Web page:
The Ghana National Petroleum Corporation (GNPC) says it will pursue diversified revenue generation sources following a 15 percent reduction in oil production from the country’s oil fields in the wake of the coronavirus outbreak.
General Manager, Commercial at GNPC, Joseph Dadzie said the outbreak of the pandemic has led to a 30 percent shortfall in the corporation’s revenue compelling it to revise its expenditure downwards by 34 percent.
In order for GNPC to stay capitalised, he said the corporation will pursue diversified revenue generation sources, saying “diversification is necessary for long-term survival of the corporation.”
“If your only source of income is from the selling of oil and in this COVID-19 times where the price of oil has plunged into an all-time low, then you will be faced with revenue challenges.
The corporation is focused on strengthening its accelerated growth strategy by consolidating its operatorship drive for effective financial sustainability and independence to take a commanding lead in the upstream petroleum sector in Ghana,” Mr. Dadzie added.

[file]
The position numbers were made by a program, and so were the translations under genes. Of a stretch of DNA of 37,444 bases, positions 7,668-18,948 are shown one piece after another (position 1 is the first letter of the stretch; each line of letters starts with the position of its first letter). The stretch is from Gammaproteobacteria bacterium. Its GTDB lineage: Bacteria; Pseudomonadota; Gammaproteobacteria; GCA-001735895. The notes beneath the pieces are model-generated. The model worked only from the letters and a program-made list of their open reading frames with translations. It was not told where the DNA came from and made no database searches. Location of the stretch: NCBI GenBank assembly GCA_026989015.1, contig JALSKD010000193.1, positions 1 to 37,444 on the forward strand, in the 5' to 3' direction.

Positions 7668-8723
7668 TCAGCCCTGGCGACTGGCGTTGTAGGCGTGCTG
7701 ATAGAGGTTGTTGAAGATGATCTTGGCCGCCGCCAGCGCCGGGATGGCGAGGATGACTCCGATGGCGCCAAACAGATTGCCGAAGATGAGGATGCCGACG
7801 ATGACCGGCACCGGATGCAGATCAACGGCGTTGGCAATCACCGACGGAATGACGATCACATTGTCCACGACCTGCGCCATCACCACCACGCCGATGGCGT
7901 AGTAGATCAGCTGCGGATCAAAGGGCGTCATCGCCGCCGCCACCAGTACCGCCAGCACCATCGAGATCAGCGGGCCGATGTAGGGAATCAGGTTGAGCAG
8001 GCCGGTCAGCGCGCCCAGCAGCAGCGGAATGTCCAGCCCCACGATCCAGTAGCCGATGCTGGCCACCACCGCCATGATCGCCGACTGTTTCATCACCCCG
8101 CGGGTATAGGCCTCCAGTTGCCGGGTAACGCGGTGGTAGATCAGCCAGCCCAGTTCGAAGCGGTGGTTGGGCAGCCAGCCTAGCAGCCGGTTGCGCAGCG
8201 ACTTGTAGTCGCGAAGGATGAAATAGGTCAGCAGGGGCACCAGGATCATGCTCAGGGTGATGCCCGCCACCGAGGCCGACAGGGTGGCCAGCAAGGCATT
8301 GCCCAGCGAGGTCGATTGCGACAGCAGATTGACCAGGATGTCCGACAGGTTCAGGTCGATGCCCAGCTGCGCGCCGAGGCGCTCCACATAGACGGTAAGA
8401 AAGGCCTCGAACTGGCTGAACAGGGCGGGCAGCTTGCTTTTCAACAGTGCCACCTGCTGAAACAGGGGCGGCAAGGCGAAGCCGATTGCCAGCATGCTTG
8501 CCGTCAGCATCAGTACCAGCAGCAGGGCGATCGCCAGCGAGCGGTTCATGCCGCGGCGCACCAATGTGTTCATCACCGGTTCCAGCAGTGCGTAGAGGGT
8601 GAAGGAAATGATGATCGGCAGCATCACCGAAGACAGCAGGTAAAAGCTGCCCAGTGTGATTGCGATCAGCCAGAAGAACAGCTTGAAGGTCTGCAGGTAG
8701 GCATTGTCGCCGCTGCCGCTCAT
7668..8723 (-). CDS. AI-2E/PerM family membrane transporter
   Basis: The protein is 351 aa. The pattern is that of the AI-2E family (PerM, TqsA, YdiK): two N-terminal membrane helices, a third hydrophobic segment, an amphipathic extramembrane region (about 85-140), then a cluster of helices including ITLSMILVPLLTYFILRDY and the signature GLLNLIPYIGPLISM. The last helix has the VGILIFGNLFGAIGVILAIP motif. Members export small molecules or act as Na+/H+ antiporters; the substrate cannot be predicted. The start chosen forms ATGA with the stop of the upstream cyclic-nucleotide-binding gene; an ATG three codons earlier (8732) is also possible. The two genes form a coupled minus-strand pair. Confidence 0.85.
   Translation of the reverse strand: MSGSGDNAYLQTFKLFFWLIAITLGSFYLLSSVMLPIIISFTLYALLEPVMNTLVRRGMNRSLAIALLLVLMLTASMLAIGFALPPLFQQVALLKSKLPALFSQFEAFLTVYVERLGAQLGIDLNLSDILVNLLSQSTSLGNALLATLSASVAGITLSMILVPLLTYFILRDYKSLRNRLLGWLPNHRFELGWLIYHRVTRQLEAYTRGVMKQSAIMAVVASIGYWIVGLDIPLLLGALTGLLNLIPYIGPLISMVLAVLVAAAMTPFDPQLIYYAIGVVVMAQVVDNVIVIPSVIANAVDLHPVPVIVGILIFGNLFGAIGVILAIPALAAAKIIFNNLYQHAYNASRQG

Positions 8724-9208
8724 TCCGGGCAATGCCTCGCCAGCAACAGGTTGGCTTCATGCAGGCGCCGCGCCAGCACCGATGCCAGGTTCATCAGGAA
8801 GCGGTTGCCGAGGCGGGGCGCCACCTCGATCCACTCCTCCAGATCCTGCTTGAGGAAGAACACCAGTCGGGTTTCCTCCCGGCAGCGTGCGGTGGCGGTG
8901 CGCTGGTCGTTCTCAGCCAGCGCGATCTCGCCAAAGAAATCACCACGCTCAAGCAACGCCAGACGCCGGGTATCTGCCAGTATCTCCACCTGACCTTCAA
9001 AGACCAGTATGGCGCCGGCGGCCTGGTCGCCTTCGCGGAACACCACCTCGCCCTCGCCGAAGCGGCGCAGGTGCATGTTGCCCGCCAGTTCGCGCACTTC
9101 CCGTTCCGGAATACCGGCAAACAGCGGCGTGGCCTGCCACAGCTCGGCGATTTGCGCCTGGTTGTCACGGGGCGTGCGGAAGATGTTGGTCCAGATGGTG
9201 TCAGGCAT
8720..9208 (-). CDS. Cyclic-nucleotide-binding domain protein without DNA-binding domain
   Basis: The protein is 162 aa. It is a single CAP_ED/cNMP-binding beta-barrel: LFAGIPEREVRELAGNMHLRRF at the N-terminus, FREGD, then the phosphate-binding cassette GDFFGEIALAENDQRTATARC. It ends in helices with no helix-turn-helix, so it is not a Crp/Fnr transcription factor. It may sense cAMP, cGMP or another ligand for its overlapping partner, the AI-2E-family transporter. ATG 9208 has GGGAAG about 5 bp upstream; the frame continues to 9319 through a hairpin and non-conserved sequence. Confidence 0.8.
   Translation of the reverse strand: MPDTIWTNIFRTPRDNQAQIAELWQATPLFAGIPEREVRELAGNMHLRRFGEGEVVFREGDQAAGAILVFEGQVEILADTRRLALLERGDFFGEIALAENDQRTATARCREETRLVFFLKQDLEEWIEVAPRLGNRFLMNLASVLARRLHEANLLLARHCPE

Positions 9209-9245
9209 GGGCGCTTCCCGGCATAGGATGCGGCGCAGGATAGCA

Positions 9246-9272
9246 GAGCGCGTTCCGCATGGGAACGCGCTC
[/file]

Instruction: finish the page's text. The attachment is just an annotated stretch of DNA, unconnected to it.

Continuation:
Speaking at the Natural Resource Governance Institute (NRGI) National Dialogue on GNPC’s Sustainability, Mr. Dadzie said the GNPC also wants to limit its reliance on expatriates and invest in adequate human, technical and commercial resources.
The move, he said, is to ensure that the sector, which is capital intensive, can also create jobs for Ghanaians.
The 2020 mid-year budget revealed a total of US$80.41million of the total petroleum receipts for the first half of 2020 was transferred to GNPC.
The upstream petroleum sector, which accounts for about 7 percent of the government’s total revenue, is seeing challenging times not just due to lower oil prices, but also because of reduced production levels by Tullow Oil, operator of Jubilee, Ghana’s first oil field.
The lower anticipated revenue for 2020 has also led to reductions in budget expenditures and transfers to the Ghana Stabilisation and Heritage funds.
Government’s 2020 budget was based on an oil-price assumption of US$62.6 per barrel, and total petroleum revenue was projected at US$1.6 billion. However, crude oil prices dropped sharply to record lows following the outbreak of the coronavirus disease and a price war between leading producers Russia and Saudi Arabia.